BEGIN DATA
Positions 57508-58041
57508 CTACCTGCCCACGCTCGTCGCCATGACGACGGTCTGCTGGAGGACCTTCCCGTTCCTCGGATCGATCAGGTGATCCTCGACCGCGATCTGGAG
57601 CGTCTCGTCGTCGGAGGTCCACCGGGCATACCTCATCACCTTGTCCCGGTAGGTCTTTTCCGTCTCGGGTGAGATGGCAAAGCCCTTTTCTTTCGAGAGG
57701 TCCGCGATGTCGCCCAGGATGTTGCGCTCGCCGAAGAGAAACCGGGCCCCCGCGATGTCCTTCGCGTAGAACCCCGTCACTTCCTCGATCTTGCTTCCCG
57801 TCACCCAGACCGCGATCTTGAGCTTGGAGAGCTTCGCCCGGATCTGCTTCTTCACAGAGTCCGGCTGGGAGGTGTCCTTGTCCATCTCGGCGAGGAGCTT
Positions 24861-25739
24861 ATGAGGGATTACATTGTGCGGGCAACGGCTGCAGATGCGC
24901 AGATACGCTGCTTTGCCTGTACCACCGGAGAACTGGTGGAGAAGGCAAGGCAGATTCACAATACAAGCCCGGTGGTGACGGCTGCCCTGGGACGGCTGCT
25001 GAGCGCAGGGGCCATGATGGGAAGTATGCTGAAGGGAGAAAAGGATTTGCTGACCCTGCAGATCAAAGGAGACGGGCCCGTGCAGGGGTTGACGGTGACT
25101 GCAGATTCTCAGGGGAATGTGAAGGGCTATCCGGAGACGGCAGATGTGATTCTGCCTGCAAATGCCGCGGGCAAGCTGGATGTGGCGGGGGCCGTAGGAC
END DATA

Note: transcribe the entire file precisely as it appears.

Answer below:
Positions 57508-58041
57508 CTACCTGCCCACGCTCGTCGCCATGACGACGGTCTGCTGGAGGACCTTCCCGTTCCTCGGATCGATCAGGTGATCCTCGACCGCGATCTGGAG
57601 CGTCTCGTCGTCGGAGGTCCACCGGGCATACCTCATCACCTTGTCCCGGTAGGTCTTTTCCGTCTCGGGTGAGATGGCAAAGCCCTTTTCTTTCGAGAGG
57701 TCCGCGATGTCGCCCAGGATGTTGCGCTCGCCGAAGAGAAACCGGGCCCCCGCGATGTCCTTCGCGTAGAACCCCGTCACTTCCTCGATCTTGCTTCCCG
57801 TCACCCAGACCGCGATCTTGAGCTTGGAGAGCTTCGCCCGGATCTGCTTCTTCACAGAGTCCGGCTGGGAGGTGTCCTTGTCCATCTCGGCGAGGAGCTT
Positions 24861-25739
24861 ATGAGGGATTACATTGTGCGGGCAACGGCTGCAGATGCGC
24901 AGATACGCTGCTTTGCCTGTACCACCGGAGAACTGGTGGAGAAGGCAAGGCAGATTCACAATACAAGCCCGGTGGTGACGGCTGCCCTGGGACGGCTGCT
25001 GAGCGCAGGGGCCATGATGGGAAGTATGCTGAAGGGAGAAAAGGATTTGCTGACCCTGCAGATCAAAGGAGACGGGCCCGTGCAGGGGTTGACGGTGACT
25101 GCAGATTCTCAGGGGAATGTGAAGGGCTATCCGGAGACGGCAGATGTGATTCTGCCTGCAAATGCCGCGGGCAAGCTGGATGTGGCGGGGGCCGTAGGAC